Addressing The Sexless Marriage, part 3


(This is the third of a six-part series; here are the links to part 1, part 2, part 4, part 5, and part 6.)

In my last post, I presented a version of The Talk™ known as The Shot Across The Bow. In that post, the writer, Job29Man, tells how he approached his wife with his concerns that their marriage was becoming sexless. In preparing that speech, Job had done some of the hard work ahead of time, as I recommend that you do.

Today, I’m going to present a different version of The Talk™, but before I do, I need to address the fact that, today, there seem be many barriers to having a decent/good sex life in a marriage. (Remember, I am writing to Christian husbands and wives, so if these don’t apply to someone who strays through my blog, due to Google, c’est la vie.)

Shooting Ourselves In The Foot

When I say that there “can be” barriers, what I am actually saying is that we make those barriers ourselves. Now, we have our jobs, and that’s normal and good. After all, we have to be about making a living to support our family, so that’s not part of the problem. And, of course, there is the family we are creating, and that not a part of the problem; that is part of living our lives together, as God intended. Then the family doesn’t exist in a vacuum; after all, we are commanded to nurture our children and raise them in the knowledge of the Lord, and so, as earnest Christians, we are part of a local congregation. All these things are well and good.

However, the job that I have might require that I work more than eight hours a day. Did I say job? Maybe I’m the owner of a business, and it’s “Eight hour days? Try 12- or 14-hour days.” It could be that one of us (both?) work different shifts, or has to travel. So the job, while good and right, can put up barriers to sexual intimacy, time-wise.

Family? Our pride and joy, right? Wrong! All too often, the Family is a higher priority than the Marriage. There is a Christian aphorism that goes “if you want to know joy, remember that JOY is Jesus, Others and You.” The problem comes when your spouse has to take a number to be included among the Others. The old idea that our priorities should be ranked God, Family, Church and, finally, Others is incorrect, IF your spouse is placed in the Others category. The correct way to prioritize would be God, Spouse, Children, Church and Others. If your focus is on your children over your spouse, you have distorted God’s picture of what a family is supposed to be. The marriage becomes a tool rather than a home.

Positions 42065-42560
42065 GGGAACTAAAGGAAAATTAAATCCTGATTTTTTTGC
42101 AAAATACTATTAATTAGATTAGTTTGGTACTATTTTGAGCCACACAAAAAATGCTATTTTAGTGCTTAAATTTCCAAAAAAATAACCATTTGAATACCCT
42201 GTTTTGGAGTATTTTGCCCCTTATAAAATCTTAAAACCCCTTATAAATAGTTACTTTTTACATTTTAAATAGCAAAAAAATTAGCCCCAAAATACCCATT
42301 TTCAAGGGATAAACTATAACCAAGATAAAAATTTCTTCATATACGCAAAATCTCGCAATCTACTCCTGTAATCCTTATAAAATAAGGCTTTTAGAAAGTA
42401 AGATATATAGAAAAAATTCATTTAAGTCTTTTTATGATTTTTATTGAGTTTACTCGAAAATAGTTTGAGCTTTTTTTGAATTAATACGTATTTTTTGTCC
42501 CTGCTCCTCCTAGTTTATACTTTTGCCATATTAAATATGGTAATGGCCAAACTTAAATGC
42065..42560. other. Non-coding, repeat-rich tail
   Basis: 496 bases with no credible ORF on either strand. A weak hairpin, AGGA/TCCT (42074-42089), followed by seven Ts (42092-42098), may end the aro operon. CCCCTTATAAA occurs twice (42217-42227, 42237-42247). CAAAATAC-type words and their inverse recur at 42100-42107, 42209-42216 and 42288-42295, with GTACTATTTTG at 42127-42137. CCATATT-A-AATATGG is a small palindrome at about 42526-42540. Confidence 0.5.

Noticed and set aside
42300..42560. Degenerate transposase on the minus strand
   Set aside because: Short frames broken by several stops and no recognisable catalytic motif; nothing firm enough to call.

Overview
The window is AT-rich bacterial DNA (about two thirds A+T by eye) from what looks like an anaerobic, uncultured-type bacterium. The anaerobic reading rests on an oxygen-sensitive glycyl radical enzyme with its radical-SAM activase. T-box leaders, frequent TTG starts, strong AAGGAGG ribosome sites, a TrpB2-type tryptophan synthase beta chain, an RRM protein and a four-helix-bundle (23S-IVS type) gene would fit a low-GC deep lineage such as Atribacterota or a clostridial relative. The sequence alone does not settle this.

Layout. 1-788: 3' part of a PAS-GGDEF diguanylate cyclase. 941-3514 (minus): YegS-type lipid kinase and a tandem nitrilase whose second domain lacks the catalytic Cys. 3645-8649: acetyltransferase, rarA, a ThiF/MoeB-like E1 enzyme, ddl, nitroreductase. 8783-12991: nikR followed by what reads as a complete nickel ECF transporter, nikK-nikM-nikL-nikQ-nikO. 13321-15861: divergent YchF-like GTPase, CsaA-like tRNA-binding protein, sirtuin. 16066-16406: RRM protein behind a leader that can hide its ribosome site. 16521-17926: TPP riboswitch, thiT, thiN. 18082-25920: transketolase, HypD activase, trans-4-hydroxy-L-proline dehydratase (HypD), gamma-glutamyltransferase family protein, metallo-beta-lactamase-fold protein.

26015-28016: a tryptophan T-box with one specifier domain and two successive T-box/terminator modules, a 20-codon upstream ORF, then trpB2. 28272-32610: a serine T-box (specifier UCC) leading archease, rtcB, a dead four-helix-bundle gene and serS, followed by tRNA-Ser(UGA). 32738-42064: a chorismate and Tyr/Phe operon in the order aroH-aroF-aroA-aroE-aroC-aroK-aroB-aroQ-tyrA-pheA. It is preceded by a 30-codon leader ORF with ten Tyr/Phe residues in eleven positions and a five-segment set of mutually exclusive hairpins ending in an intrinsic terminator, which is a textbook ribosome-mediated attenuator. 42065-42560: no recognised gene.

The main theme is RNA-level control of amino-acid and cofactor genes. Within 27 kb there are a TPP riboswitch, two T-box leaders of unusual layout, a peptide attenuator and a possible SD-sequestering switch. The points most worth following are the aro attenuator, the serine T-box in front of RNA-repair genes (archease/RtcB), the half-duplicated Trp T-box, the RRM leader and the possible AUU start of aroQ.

Lastly, Church becomes a barrier to marital intimacy, what with the many obligations we assume. Don’t get me wrong, I’m not saying that volunteering to serve your church is a bad thing. I’m a Sunday School teacher in our congregation; Wife is both a Sunday School teacher and vice-president of our church’s UMW organization. Serving your fellow believers by creating and maintaining the church is good and right.

What is wrong is when the church occupies so much of your time that the marriage becomes a lesser priority to such activities as AWANA, Worship Team rehearsals, the latest series of teaching classes on Biblical prophecy. When running the Food Bank becomes the equivalent of a full-time job ON TOP OF your full-time job, while your husband is eating TV dinners, uh-uh, not good. “Oh, but we’re doing the Lord’s work, Brother Curmudgeon,” you might say. And my response might be “You’re are destroying your marriage, dummy.” (Yeah, I abuse the privilege being a coot. I would have used the biblical term, from Prov. 14:1, but that might have put me in danger of hellfire.)

The End of Normal Life

So, with all of this as background, I present The End of Normal Life. This is another version of The Talk™, and was written by Job29Man, the author of Shot Across The Bow. This was also posted on The Marriage Bed forum, and is used by permission of the author.